Despite the 2 inches of snow Monday and the brisk, howling winds on Tuesday, spring has finally sprung here in my part of Virginia. Trees are blooming, flowers are sprouting, and the grass blows in the wind like waves through the fields. Deer have become more prevalent throughout the farm as does prepare to have their fawns. Yes, spring is full of beauty, warmth, and newborns, but it also signals the time for our annual “spring fling”.
Our “spring fling” sounds like a middle school dance and could easily be compared to one. During the winter months, all of our cattle are kept inside the barns for safety reasons. But when the weather finally changes and the grass has grown back, the cattle are moved around and placed in different paddocks throughout the farm. Just like a middle school dance, the cattle are placed in groups. These groups tend to stay together, don’t mingle with other groups, and no one dares to leave their group for fear of rejection. They run and frolic together through the fields and almost “dance” when their hooves hit the grass for the first time.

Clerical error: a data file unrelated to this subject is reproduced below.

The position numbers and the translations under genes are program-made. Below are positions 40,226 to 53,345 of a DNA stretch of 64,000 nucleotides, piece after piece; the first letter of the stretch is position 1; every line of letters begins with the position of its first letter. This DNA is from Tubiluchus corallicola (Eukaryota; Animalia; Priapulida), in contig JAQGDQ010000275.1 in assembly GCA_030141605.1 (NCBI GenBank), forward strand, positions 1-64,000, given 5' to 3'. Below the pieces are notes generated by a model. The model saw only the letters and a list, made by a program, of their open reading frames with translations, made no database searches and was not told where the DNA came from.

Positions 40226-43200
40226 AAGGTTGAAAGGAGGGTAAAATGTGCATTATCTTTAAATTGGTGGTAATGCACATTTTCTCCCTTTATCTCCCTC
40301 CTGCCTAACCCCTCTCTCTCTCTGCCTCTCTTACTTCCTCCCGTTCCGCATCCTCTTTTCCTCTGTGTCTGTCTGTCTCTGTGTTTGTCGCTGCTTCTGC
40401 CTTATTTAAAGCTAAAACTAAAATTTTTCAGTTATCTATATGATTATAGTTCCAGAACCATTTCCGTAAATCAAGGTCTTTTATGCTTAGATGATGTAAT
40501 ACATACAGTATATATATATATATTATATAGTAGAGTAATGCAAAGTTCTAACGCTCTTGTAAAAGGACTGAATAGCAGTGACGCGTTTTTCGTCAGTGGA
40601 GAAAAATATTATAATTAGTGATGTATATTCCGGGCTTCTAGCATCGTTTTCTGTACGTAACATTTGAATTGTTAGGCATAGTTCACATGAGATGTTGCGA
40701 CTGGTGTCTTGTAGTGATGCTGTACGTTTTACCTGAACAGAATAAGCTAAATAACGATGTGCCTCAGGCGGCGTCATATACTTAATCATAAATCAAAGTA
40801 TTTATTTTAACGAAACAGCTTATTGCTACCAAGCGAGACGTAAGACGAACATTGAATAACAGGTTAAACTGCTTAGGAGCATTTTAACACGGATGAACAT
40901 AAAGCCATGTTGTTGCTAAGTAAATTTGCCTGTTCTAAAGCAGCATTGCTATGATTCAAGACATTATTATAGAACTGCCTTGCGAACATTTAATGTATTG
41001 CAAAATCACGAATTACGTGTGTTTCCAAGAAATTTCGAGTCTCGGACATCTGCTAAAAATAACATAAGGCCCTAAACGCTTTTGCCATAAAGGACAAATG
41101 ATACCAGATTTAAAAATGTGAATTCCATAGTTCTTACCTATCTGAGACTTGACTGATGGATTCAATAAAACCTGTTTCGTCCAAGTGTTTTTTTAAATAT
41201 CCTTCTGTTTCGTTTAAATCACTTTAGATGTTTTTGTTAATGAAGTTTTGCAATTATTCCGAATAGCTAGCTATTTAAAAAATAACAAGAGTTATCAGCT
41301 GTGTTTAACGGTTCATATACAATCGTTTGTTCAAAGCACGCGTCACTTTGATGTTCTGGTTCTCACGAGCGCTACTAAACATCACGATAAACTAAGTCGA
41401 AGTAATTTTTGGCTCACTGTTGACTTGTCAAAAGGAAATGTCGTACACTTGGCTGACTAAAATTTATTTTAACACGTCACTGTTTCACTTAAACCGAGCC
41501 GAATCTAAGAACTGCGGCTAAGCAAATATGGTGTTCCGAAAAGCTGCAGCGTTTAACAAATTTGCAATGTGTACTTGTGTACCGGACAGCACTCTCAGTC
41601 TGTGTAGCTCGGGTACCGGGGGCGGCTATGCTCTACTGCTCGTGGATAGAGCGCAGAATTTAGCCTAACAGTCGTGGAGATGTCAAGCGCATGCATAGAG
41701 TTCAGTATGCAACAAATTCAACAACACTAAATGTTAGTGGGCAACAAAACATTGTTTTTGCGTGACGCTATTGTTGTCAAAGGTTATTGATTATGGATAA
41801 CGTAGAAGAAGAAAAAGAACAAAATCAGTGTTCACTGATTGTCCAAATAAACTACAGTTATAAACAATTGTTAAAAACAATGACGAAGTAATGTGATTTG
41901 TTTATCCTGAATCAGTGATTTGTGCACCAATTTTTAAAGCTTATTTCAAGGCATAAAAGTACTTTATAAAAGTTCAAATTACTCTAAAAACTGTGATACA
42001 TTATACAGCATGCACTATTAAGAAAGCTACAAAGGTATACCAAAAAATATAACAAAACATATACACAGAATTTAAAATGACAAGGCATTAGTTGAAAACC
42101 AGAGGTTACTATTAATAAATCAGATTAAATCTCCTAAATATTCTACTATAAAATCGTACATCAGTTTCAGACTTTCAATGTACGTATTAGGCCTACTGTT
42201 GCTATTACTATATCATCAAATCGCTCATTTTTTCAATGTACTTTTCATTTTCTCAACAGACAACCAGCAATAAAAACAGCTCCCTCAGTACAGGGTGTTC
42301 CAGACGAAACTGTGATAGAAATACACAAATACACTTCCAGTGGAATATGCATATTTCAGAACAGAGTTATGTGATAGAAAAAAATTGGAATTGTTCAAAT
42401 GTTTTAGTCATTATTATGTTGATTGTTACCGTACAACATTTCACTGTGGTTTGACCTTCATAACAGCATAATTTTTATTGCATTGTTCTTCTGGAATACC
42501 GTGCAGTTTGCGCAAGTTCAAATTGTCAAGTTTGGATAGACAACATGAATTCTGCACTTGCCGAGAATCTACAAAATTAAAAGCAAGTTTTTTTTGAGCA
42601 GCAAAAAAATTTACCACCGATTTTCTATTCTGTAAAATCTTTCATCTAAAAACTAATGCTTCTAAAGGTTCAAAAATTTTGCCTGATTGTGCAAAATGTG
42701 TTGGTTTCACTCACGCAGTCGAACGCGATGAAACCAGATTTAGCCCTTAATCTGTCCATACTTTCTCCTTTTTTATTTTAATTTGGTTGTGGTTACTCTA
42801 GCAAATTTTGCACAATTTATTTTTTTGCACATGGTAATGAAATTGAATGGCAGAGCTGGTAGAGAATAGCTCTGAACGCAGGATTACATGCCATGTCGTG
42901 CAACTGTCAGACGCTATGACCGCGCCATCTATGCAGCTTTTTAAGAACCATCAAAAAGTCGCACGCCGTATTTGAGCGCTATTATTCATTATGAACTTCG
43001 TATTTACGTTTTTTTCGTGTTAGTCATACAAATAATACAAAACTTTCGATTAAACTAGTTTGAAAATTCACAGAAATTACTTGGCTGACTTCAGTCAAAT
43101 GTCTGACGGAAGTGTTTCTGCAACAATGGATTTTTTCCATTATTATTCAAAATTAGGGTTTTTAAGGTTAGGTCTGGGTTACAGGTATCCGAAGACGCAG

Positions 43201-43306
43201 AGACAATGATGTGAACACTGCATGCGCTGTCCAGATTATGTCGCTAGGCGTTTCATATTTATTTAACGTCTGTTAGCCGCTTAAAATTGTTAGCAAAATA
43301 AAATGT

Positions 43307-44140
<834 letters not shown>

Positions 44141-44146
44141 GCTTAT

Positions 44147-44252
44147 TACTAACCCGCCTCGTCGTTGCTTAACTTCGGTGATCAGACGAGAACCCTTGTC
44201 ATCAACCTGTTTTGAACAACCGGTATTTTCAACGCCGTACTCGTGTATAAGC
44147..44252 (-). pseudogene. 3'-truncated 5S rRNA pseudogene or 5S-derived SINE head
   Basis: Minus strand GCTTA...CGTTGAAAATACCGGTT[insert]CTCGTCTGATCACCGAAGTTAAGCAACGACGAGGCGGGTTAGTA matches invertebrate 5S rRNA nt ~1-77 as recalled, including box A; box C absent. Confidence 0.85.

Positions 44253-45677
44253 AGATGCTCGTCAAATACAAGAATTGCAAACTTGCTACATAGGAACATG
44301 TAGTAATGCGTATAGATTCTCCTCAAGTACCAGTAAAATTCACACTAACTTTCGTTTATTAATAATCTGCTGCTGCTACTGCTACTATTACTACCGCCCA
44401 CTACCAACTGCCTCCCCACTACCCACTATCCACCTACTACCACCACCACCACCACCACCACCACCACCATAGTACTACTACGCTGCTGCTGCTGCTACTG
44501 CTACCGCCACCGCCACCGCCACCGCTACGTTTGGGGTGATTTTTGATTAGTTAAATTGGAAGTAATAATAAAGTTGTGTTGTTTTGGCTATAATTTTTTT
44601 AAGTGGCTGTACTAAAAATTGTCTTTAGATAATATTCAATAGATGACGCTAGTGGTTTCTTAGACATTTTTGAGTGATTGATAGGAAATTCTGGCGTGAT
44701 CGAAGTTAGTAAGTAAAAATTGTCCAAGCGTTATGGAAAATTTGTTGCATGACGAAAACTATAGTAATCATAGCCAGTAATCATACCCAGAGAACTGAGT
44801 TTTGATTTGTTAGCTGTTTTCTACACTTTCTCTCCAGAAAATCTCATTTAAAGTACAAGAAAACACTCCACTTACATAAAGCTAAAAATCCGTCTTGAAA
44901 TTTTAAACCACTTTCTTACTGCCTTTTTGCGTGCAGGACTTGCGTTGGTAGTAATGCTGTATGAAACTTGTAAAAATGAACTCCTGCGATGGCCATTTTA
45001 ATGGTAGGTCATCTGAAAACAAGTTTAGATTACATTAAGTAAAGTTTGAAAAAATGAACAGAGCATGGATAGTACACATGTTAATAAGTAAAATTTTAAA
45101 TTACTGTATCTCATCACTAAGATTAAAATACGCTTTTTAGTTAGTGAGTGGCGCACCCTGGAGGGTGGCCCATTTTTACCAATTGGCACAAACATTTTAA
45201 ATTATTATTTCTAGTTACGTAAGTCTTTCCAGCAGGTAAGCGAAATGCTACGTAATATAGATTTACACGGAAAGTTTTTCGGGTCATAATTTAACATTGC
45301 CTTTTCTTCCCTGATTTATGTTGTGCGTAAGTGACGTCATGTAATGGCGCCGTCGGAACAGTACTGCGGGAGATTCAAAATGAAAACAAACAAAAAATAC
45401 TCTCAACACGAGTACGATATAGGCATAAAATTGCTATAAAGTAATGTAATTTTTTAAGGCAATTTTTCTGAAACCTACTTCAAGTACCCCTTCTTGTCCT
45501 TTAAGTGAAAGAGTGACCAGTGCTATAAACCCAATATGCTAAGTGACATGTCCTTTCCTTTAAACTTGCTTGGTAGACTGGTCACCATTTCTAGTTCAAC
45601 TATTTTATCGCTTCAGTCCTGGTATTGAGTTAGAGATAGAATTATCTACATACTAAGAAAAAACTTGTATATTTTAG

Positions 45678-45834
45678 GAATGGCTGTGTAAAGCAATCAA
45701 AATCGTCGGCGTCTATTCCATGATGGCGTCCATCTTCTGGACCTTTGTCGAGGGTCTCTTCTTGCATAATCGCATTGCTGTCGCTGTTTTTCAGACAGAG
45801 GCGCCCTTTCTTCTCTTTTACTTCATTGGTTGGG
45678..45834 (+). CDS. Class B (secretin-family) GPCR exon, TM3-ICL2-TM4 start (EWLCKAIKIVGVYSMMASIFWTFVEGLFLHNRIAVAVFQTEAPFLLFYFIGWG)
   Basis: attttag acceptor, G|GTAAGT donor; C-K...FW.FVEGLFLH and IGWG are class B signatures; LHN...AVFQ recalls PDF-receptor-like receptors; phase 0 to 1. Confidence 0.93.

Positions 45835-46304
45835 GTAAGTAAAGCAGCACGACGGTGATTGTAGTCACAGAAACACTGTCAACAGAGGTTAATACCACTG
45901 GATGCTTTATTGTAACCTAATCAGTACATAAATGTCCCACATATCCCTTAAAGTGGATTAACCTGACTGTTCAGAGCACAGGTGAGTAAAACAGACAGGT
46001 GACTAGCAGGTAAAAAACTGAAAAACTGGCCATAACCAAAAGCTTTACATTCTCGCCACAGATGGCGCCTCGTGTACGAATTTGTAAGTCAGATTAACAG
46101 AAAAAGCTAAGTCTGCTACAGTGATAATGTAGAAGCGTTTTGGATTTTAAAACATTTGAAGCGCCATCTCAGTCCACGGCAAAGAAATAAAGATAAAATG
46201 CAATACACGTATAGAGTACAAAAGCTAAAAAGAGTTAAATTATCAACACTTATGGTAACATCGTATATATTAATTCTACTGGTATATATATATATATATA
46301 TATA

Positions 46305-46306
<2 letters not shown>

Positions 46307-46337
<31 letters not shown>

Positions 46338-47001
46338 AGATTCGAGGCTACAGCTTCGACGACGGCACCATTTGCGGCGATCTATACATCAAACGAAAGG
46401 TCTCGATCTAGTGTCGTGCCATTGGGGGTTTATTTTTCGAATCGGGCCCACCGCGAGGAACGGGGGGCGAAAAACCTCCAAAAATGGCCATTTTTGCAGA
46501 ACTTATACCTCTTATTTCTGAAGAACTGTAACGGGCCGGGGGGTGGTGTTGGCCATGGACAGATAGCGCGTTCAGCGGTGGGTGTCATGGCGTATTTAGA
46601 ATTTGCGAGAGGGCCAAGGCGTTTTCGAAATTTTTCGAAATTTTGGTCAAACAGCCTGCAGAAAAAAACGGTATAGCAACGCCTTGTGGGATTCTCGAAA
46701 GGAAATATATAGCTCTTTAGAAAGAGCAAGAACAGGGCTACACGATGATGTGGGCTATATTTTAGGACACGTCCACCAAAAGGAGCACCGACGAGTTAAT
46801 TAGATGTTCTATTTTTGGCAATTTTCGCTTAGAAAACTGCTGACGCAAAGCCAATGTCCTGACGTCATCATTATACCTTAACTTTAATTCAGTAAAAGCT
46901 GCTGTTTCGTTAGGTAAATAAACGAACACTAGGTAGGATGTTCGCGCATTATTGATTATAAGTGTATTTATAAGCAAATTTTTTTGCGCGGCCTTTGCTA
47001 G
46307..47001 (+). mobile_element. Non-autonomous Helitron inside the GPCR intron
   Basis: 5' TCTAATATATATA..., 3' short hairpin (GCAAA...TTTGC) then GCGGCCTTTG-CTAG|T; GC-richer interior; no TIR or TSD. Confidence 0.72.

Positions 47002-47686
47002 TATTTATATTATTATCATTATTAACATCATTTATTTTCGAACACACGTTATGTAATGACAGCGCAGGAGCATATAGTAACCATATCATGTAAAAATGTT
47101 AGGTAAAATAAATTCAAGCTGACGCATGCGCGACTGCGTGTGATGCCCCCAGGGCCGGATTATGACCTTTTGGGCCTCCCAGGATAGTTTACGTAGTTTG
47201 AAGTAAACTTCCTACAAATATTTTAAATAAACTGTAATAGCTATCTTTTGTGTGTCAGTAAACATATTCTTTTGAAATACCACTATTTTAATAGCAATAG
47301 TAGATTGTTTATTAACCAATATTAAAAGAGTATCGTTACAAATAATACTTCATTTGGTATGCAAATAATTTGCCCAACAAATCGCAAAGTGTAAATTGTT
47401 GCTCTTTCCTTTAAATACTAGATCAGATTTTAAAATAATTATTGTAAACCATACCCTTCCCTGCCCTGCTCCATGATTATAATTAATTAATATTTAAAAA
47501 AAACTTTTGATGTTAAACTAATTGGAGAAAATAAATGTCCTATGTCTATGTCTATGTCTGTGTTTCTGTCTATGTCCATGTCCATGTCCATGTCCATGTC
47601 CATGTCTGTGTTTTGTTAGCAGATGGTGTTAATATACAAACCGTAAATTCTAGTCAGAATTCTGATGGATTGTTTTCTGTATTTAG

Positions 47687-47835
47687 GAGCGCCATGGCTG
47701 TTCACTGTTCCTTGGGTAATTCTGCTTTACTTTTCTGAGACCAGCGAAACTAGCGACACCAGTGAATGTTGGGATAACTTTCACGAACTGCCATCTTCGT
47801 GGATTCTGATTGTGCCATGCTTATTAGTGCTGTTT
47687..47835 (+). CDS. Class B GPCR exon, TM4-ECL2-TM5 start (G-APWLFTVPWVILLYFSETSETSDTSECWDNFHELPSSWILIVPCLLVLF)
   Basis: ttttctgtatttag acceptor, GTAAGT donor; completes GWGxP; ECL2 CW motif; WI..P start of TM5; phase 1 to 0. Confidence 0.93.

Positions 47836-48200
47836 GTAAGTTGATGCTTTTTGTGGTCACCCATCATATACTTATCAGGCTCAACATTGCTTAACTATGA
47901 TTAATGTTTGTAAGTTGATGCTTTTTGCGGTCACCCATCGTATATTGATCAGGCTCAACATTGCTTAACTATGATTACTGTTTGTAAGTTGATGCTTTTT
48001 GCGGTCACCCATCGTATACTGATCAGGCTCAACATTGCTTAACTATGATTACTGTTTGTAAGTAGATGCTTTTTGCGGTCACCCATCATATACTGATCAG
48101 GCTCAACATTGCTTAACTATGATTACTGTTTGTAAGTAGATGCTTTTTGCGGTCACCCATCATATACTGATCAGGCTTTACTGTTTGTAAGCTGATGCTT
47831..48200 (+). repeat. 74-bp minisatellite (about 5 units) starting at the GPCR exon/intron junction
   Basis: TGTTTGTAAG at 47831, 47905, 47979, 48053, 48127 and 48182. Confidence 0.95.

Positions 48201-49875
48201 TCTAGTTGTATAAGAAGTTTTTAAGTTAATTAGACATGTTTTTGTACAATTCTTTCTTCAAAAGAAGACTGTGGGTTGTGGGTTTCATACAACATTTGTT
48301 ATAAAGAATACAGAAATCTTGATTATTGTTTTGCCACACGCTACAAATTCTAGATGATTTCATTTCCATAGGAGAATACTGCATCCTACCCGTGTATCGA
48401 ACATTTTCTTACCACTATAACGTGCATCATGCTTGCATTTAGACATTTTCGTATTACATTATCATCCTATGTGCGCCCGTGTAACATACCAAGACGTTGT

The “spring fling” signifies the beginning of our busiest time of year. As soon as all of the cattle are moved, we begin the process of catching heifers in heat to get them bred and working on our corn planter and equipment for harvesting triticale. We look at soil samples, fertilizers, and everything in between. It’s a busy time of year, but it’s also an exciting time as we watch the cattle folic through the fields, heifers become moms, and the overall beauty of the land change from cold and barren to warm and full of life.
The author is a sixth-generation farmer and fifth-generation dairy producer in southwest Virginia, where she and her family own and operate a 145-head Holstein dairy. Courtney is involved in agriculture organizations throughout her community and is a graduate of Virginia Tech.